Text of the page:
In recent weeks we’ve celebrated our four year blog birthday, delighted in a Devon holiday, and were honoured to speak at a local Women’s Institute meeting.
When deciding where to go for a spring break with the family, I contacted Gillian @FarmerDixon from South Yeo Farm East, who has been supplying us with fertile eggs to hatch under Broody Butternut and delicious rare breed lamb butchered and boxed for the freezer for several years now. How wonderful to meet the farmers and animals that we’ve known from a distance for so long. Gillian kindly recommended the holiday cottages on her neighbours small holding so we had a wonderful week at Eastcott Vineyard, complete with wine tour and tasting, and took the opportunity to explore some of the West Country’s beautiful scenery along with visits to local National Trust properties and The Eden Project.
Gillian and her husband, Ian, have been keeping rare breed sheep, cattle, pigs and chickens for many years now; the lambs pictured here with their mum are a Welsh breed Balwen. It’s a busy job, they’ve been lambing since January and are now calving, overseeing and often assisting with every single new birth. Fortunately, between a flock of fluffy Pekin hens and a large incubator, the baby poultry don’t need much help entering the world; whilst we were there, we met a some day old goslings who had been hatched by a bantam (small breed) hen. Already, they were quite large and it wouldn’t be long before they outgrow their petite mummy! If you’ve ever fancied hatching eggs and rearing chickens, do check out the breeds that Gillian stocks, and don’t forget her delicious meat that can be posted anywhere in the UK, full details are on their website.
When we usually arrive at a holiday cottage, there’s often a pint of milk in the fridge and some tea bags in the cupboard, but when we arrived at Cabernet Cottage, there was a welcome bottle of wine in the fridge, of course! Hilary & Richard Waller have 6 acres planted with 6,000 vines of 6 varieties of grapes; three English varieties: Rondo, Seyval Blanc, Solaris that like living in the UK and give a good crop most years, then the French Champagne Trio of Chardonnay, Pinot Noir and Pinot Meunier. They are the hardest to grow here, especially Chardonnay, which likes a nice warm summer to flower; though harvests are less reliable, they do make very good white wines, especially their sparkling varieties. It was great to join in on the first Grand Vine to Wine Tour of 2014, and whilst learning about growing grapes and producing wine, the highlight was tasting their award-winning wines; 3 sparkling (dry, medium & rose) and 2 still wines (white & rose). My favourite was the Brut Zero Sparkling, which rivals a good champagne, and might indulge in a case to enjoy throughout the summer!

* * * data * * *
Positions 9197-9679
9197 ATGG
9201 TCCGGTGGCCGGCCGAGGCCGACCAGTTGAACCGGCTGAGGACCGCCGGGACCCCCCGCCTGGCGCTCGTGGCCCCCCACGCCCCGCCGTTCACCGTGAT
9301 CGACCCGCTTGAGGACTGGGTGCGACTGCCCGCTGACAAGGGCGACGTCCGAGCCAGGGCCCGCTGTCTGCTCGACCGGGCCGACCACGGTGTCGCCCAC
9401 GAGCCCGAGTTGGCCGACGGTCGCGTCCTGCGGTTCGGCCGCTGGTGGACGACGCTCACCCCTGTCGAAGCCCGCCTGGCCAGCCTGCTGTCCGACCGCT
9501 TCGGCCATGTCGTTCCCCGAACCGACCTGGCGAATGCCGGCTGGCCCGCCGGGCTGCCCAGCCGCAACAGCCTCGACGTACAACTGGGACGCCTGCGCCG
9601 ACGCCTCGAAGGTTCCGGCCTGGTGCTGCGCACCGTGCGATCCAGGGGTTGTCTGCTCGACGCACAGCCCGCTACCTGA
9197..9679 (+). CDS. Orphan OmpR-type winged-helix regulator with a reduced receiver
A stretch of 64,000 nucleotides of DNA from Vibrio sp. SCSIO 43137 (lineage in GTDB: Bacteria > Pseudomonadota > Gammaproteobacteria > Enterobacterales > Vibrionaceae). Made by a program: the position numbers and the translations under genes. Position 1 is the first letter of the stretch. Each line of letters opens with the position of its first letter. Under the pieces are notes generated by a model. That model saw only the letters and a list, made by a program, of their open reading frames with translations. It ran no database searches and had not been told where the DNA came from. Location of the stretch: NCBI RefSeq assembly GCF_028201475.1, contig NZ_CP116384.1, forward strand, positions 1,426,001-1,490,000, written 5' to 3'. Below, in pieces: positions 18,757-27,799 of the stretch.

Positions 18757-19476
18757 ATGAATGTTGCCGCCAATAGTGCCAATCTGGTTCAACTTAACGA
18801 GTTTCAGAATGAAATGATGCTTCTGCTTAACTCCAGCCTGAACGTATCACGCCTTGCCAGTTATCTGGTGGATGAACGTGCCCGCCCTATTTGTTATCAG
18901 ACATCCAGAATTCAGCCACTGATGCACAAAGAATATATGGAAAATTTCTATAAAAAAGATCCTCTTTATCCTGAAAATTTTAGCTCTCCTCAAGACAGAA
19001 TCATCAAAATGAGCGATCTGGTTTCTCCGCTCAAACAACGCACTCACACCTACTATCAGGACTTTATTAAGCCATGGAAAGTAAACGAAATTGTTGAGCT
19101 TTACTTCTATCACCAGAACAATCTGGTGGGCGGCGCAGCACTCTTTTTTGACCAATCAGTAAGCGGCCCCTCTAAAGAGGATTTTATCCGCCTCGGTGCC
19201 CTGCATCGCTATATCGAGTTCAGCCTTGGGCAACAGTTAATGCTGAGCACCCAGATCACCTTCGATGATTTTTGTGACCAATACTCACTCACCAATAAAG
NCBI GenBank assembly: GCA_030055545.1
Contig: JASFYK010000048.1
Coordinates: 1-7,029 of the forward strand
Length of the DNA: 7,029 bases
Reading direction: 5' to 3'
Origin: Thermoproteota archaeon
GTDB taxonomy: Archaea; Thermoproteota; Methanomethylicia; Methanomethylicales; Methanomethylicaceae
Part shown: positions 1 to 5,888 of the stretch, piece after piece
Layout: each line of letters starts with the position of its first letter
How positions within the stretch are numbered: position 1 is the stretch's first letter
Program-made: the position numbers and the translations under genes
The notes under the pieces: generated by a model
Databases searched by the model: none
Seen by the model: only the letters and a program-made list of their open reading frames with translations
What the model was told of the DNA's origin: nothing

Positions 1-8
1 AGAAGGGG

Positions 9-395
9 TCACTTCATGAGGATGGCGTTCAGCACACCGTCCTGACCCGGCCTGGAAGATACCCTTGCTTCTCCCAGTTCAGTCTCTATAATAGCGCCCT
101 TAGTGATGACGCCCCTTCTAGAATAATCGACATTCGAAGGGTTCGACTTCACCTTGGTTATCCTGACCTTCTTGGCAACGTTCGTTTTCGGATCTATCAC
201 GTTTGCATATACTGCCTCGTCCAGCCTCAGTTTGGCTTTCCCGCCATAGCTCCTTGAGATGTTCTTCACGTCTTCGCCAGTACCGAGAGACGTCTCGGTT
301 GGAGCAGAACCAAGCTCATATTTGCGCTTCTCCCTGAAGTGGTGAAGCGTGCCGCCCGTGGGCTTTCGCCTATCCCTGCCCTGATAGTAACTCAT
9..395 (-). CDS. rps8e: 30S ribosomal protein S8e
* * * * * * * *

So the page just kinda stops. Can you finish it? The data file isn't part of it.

This year we have planned courses right throughout 2014 giving everyone the opportunity for ‘A little bit of country life in London’. Throughout the summer we will have three types of courses available: Introduction to Bee Keeping, a practical hands on opportunity for small groups to inspect our honey making pollinators, Urban Hens, keeping chickens in London and Pick and Pickle, an introduction to preserving.
Book of the Blog Post:
By Dr. Seuss
“UNLESS someone like you cares a whole awful lot, nothing is going to get better. It’s not.” The wisdom of Dr Seuss opens our eyes to real environmental issues in his unique captivating rhyme…
This book is available with many of our other favourites books from the Hen Corner Shop!
- Sadly, Ascot our beautiful Silver Laced Wyandotte died before Easter, but we have since introduced two new big chickens to the Eglu Cube and two fluffy Lavender Pekins to the bantams in the Eglu Go
- I’ve always admired the Women’s Institute and took Butternut, our Buff Orpington, with me to speak to our local group; she was happy walking around the front of the hall whilst we joined in with the anthem, Jerusalem!
- With the mild weather, the bees have got ahead of themselves and have been set on multiplying. We had a swarm in April and are monitoring them carefully to maximise honey production
Jobs for next week:
- Plant my ‘Bee Friendly’ seeds from Friends of the Honey Bee
- Tell our course guests about the new Eglu Go Up for smaller gardens
- Spend some good time in the Kitchen Garden to ensure another good harvest this year
Join us on the Journey!